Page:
new icn messageflickr-free-ic3d pan white
Hector Pieterson | by Robert Cutts
Back to photostream

Hector Pieterson

This photo by Sam Nzima is displayed on Hector's memorial outside the Hector Pieterson Museum in Orlando West, Soweto. Mbuyisa Makhubo is carrying the dying Hector and Hector's sister, Antoinette, is running beside him.


In the winter of 1976, at the instigation of the its minister, M C Botha, the Bantu Education Department had introduced a regulation requiring Afrikaans be one of the languages used for instruction in secondary schools. On 16 June 1976, in what became known as the Soweto Uprising, some 20,000 schoolchildren and sympathisers began a peaceful protest march against the regulation in Orlando West, Soweto. They were mainly from Soweto but some were from further afield. Within hours, police and youths were engaging in running battles. During the fracas the 12-year-old Hector Pieterson was shot by the police. Sophie Tema, a journalist, saw him being carried away from the scene. He was covered in blood. She rushed him to hospital in her car but he died before they got there. To quote from the Long walk to Freedom by Nelson Mandela:


"The events of that day reverberated in every town and townships of South Africa. The uprising triggered riots and violence across the country. Mass funerals for the victims of state violence became national rallying points. Suddenly the young people of South Africa were fired with the spirit of protest and rebellion. Students boycotted schools all across the country. Bantu education had come back to haunt its creators, for these angry and audacious young people were its progeny."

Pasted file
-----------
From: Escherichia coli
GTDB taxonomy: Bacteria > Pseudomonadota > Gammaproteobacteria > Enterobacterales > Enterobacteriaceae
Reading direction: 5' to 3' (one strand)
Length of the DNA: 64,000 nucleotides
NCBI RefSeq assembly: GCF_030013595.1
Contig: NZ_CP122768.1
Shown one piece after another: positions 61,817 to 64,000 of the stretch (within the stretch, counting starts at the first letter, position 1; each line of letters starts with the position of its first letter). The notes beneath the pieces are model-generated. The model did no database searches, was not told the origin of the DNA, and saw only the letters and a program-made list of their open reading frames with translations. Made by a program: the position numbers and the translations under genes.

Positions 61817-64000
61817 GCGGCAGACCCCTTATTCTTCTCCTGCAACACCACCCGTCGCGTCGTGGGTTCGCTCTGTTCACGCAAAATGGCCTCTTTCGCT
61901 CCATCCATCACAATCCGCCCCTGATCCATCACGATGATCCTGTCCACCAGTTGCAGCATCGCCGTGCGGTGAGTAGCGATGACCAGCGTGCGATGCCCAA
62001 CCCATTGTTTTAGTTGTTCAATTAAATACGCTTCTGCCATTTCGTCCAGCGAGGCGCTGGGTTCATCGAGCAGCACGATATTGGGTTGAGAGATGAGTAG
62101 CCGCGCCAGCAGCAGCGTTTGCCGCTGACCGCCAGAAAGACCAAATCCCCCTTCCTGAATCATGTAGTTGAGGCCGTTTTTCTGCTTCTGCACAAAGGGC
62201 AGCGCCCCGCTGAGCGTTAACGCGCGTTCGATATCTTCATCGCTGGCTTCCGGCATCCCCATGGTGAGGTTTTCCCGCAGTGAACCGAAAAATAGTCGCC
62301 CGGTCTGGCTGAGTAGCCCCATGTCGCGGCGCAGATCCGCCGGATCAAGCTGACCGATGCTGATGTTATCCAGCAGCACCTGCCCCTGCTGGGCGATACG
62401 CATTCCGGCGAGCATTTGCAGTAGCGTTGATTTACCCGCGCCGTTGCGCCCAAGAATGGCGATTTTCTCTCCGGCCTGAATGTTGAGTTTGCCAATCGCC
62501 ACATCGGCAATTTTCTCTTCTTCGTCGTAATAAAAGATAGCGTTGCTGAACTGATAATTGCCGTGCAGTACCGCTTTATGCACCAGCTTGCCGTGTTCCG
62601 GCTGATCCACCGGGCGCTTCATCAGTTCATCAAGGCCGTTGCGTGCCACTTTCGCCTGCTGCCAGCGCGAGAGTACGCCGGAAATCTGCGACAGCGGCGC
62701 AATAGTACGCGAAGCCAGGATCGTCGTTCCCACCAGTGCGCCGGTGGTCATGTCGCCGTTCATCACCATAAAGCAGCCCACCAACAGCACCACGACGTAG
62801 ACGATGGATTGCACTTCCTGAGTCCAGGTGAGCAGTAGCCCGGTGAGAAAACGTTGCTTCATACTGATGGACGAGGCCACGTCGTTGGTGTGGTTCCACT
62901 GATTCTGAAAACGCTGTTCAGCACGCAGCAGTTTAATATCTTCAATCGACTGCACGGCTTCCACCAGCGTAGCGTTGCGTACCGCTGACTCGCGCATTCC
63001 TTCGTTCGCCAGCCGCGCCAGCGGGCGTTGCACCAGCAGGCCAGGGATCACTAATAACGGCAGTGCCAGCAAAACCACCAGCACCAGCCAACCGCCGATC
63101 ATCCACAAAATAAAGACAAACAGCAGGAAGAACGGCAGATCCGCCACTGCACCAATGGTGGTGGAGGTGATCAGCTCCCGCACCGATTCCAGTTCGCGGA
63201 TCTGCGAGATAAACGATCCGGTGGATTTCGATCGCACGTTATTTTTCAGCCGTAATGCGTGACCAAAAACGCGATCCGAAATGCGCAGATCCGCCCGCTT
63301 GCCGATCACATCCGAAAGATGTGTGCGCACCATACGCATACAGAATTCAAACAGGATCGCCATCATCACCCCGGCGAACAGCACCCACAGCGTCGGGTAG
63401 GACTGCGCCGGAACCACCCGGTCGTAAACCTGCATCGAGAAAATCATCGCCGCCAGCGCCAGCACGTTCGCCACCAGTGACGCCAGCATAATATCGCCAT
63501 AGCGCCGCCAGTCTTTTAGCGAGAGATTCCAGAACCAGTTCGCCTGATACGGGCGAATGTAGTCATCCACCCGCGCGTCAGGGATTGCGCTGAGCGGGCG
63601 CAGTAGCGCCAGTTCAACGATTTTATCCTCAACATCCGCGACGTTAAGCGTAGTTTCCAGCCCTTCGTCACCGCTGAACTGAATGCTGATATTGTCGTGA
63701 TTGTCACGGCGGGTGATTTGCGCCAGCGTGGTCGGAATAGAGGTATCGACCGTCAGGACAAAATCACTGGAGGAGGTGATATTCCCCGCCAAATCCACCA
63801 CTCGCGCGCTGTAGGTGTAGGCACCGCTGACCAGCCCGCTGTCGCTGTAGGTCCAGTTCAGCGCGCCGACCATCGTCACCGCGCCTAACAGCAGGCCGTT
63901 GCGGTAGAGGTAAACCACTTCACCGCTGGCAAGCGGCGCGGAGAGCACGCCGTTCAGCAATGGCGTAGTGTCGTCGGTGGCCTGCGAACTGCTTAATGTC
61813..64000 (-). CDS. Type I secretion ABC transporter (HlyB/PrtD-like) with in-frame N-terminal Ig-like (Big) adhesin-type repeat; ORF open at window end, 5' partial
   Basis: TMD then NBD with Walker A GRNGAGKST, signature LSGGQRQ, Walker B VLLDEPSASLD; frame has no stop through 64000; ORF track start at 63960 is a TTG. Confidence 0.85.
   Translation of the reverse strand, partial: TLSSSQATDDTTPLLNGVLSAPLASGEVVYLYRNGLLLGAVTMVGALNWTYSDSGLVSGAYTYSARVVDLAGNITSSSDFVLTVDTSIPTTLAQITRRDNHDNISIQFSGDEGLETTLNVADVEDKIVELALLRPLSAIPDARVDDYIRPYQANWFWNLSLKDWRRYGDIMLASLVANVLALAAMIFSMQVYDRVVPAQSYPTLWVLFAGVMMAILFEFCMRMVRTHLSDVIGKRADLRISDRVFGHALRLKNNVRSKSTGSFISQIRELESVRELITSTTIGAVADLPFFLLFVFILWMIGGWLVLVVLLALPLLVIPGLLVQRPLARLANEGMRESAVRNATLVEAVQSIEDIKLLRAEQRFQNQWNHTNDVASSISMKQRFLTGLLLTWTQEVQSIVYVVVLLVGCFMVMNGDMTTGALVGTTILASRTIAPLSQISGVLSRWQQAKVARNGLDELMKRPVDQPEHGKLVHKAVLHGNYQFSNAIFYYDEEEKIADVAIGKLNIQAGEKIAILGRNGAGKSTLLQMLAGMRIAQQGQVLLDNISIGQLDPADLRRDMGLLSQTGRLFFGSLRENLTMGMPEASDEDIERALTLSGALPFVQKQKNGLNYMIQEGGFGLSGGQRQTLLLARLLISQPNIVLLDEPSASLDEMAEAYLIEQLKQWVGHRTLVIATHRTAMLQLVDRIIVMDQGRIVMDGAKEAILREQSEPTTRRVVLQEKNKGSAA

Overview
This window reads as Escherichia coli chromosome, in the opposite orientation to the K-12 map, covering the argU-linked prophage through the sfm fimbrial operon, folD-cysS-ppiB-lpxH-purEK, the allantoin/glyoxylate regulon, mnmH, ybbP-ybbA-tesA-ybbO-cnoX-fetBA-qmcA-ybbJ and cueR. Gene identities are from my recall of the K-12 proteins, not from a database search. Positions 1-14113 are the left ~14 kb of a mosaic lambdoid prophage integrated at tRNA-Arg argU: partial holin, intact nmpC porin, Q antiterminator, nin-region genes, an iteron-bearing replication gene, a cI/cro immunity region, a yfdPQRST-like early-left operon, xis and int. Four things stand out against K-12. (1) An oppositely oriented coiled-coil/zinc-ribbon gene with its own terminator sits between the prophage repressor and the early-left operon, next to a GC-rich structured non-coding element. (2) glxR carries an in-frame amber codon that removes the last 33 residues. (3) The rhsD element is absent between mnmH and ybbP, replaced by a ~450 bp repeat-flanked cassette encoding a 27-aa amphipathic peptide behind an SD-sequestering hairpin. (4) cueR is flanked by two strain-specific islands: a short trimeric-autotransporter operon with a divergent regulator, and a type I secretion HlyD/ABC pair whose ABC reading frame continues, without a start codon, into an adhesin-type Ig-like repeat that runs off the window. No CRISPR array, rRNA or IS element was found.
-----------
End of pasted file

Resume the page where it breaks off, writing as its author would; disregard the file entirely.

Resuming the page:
Mbuyisa Makhubo was at the time a train pedlar of about 18 years old who had been observing, or maybe participating in, the uprising. After the photograph was released, he was harassed by the security services. Amongst other accusations, they suggested that he had posed for the photograph. As a result of the harassment, Mbuyisa was obliged to leave South Africa. In 1999, DRUM, a Magazine of Africa for Africa, reported that Mbuyisa's mother Nombulelo Makhubu "has been searching for Mbuyisa for more than 20 years, torn apart by the pain of not knowing whether he's dead or alive." She had left Soweto early on the morning of 16 June on a shopping expedition to the city centre but, when she returned by train in the evening, she found the township in distress. On seeing the photograph of her son carrying a smaller boy, she at first thought that boy to be her younger child, Raul. As it turned out, Raul was safe – but not so Mbuyisa. In the ensuing weeks the family endured many visits from the security police until Mbuyisa finally fled. In 1978 Nombulelo received a letter from Mbuyisa who was apparently in Nigeria. That was the last that Nombulelo heard from her son.